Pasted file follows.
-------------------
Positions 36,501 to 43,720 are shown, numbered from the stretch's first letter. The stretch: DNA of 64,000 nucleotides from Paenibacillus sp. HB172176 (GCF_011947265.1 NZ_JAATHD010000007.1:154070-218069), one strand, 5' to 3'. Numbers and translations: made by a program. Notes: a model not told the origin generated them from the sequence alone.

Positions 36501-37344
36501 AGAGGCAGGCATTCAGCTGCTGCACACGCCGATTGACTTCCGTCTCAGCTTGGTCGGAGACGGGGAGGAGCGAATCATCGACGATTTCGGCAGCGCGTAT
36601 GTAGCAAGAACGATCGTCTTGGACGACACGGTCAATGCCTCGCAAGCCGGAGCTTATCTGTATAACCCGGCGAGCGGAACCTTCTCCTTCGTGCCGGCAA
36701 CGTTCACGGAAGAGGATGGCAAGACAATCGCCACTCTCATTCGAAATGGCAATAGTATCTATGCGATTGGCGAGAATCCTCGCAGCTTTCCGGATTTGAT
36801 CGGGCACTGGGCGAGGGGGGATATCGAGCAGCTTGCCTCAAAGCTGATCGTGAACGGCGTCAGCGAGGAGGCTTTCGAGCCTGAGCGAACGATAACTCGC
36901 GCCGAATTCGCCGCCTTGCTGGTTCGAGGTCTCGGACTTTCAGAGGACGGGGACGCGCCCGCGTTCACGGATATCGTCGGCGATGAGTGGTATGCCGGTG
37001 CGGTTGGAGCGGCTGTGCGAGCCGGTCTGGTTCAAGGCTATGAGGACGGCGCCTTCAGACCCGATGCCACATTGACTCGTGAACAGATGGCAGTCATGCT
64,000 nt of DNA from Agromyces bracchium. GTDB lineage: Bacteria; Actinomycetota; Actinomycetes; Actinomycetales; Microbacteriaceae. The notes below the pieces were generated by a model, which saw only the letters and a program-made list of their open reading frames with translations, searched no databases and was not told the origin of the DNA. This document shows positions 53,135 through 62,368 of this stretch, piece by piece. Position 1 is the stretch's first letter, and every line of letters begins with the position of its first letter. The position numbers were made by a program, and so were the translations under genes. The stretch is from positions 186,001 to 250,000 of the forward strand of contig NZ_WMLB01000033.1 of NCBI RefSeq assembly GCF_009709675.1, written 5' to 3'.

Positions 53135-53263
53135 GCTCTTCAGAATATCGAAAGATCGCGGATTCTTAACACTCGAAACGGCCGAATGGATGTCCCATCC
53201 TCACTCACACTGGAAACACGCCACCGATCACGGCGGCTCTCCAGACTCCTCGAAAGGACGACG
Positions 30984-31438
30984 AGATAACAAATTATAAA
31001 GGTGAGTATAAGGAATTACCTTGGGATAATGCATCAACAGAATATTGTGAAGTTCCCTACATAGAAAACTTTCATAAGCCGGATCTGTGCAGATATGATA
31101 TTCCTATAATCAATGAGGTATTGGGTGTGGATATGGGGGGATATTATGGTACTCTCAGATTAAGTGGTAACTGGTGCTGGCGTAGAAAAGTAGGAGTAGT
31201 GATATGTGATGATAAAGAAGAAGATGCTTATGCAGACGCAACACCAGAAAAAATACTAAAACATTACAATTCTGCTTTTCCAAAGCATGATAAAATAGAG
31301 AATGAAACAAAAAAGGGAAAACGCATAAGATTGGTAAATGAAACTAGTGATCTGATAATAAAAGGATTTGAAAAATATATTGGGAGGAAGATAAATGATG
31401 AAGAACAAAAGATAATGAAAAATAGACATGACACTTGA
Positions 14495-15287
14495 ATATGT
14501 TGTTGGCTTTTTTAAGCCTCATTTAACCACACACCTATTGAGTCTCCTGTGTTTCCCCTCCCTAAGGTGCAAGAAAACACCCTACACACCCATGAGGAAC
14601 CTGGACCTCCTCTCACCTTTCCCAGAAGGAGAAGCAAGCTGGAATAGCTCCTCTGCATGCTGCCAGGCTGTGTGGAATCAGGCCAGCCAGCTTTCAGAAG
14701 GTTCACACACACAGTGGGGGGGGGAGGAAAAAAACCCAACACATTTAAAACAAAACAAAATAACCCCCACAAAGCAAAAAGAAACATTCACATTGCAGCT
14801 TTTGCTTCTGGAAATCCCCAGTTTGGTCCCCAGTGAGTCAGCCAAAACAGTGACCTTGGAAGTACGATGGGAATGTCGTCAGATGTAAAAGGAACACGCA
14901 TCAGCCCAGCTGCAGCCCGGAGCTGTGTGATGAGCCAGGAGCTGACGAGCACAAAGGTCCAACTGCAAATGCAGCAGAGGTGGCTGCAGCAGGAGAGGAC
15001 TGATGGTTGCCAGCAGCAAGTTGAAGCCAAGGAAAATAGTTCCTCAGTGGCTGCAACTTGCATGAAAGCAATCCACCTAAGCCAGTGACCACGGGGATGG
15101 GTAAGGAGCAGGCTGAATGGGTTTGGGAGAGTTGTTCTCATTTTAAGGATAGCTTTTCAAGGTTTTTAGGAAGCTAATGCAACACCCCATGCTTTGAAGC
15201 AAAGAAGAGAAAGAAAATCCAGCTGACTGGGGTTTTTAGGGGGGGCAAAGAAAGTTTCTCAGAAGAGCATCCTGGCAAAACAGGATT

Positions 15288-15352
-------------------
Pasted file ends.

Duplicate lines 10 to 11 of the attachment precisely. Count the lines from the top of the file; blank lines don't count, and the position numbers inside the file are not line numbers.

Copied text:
Positions 53135-53263
53135 GCTCTTCAGAATATCGAAAGATCGCGGATTCTTAACACTCGAAACGGCCGAATGGATGTCCCATCC